If unilateralists made a mistake, it was in believing our political leaders--including Ariel Sharon and Ehud Olmert--when they promised a policy of zero tolerance against any attacks emanating from Gaza after Israel's withdrawal. That policy was not implemented--until two weeks ago. Now, belatedly, the Olmert government is trying to regain something of its lost credibility, and that is the real meaning of this initial phase of the war, both in Gaza and in Lebanon.

Still, many in Israel believe that, even now, the government is acting with excessive restraint. One centrist friend of mine, an Olmert voter, said to me, "If we had assassinated [Hamas leader] Haniyeh after the first kidnapping, [Hezbollah leader] Nasrallah would have thought twice about ordering another kidnapping." Israel, then, isn't paying for the failure of unilateral withdrawal, but for the failure to fulfill its promise to seriously respond to provocations after withdrawal.

The Editors at the New Republic agree with Halevi that a firm line is necessary:
It is also worth noting that the Hamas-Hezbollah aggression is aimed at damaging precisely those political forces in Israel--now represented by Ehud Olmert's government--that withdrew Israeli settlers from Gaza and is committed to withdrawing Israeli settlers (70,000 of them) from the West Bank. It was one of the great ironies of recent times that Olmert's party rose in Israel at the exact moment that Hamas rose in Palestine; but the irony has turned deadly. They, the Palestinians, really do want everything. And so they are about to learn, yet again, that, as long as they want everything, they will get nothing. This may satisfy the nihilists in charge, since nihilists live for nothing.

The opinions of the international are divided on the matter. The EU and Canada has come out against the "disproportionate" Israeli response. CTA reports:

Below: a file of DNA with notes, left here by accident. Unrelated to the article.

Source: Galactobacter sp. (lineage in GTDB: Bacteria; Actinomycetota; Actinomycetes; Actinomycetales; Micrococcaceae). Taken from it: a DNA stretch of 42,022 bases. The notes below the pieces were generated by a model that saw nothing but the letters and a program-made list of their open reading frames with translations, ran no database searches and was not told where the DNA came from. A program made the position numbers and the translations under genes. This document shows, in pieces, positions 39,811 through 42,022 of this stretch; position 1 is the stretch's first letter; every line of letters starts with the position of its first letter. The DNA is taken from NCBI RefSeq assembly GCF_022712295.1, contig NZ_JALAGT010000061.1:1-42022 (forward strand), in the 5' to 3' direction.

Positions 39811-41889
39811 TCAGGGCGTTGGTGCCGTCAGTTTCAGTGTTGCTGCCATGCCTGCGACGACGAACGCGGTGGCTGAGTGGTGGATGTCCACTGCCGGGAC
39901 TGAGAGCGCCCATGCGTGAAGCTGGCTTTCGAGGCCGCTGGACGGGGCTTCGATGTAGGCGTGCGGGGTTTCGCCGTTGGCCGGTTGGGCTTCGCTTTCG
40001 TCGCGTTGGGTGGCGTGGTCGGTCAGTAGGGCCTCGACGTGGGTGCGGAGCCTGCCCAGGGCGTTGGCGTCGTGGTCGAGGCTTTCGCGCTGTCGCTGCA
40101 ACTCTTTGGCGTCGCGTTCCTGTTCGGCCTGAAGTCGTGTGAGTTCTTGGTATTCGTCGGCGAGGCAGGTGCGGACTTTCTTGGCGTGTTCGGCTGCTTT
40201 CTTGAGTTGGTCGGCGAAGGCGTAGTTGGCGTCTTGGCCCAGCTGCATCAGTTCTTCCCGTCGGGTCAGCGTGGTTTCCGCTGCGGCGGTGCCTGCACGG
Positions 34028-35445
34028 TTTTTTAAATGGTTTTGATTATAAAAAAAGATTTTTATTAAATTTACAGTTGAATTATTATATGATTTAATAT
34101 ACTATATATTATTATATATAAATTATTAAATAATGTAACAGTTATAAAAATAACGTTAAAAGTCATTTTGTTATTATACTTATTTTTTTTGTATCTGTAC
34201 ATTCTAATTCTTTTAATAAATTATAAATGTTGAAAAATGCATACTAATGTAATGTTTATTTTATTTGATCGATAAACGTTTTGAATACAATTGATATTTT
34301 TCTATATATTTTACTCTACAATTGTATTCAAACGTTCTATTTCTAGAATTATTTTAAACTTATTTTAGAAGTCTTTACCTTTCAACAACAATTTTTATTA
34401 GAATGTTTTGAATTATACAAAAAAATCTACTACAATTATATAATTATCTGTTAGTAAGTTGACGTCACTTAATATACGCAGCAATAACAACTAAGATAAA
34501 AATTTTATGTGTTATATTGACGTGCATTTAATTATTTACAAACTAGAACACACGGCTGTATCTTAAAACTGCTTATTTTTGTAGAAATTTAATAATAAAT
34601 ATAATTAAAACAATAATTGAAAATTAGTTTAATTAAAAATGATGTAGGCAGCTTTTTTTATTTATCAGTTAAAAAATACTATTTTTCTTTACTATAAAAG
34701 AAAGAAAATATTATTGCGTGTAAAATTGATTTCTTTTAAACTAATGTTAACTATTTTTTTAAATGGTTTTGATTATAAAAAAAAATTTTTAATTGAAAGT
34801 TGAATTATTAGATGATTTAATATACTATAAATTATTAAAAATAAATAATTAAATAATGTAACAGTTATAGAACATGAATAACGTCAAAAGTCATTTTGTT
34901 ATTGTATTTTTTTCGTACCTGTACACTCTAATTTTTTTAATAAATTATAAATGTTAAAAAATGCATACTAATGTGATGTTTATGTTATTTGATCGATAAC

"The European Union is greatly concerned about the disproportionate use of force by Israel in Lebanon in response to attacks by Hezbollah on Israel,'' according to a statement issued by Finland, which holds the EU's rotating presidency. "The presidency deplores the loss of civilian lives and the destruction of civilian infrastructure. The imposition of an air and sea blockade on Lebanon cannot be justified.''

In the EU's strongest comment on the escalating violence, the statement said "actions, which are contrary to international humanitarian law, can only aggravate the vicious circle of violence and retribution, and cannot serve anyone's legitimate security interests.''

President Bush, alternatively, supported Israeli actions and cautioned Olmert to protect the fledgling democracy within Lebanon.
In Germany en route to the G-8 summit in Russia, President Bush said Israel has the right to defend itself.

He laid the blame for the escalation of violence on Hezbollah and said Syria "needs to be held to account" for supporting and harboring Hezbollah.

"The soldiers need to be returned," Bush said. "It's really sad where people are willing to take innocent life in order to stop that progress (for peace). As a matter of fact, it's pathetic." At the same time he said he was concerned that Israel's offensive could undermine Lebanon's fragile government.

Chancellor Angela Merkelof Germany took a moderate position between that of the EU and President Bush.
[Merkel] said, in remarks rendered by an interpreter, that it was important to remember “how this escalation started, through the kidnapping of the soldiers, through rockets - from the firing of missiles against Israeli territory.”

“The parties to that conflict obviously have to use proportionate means, but I am not at all for sort of blurring the lines between the root causes and the consequences of an action,” she said.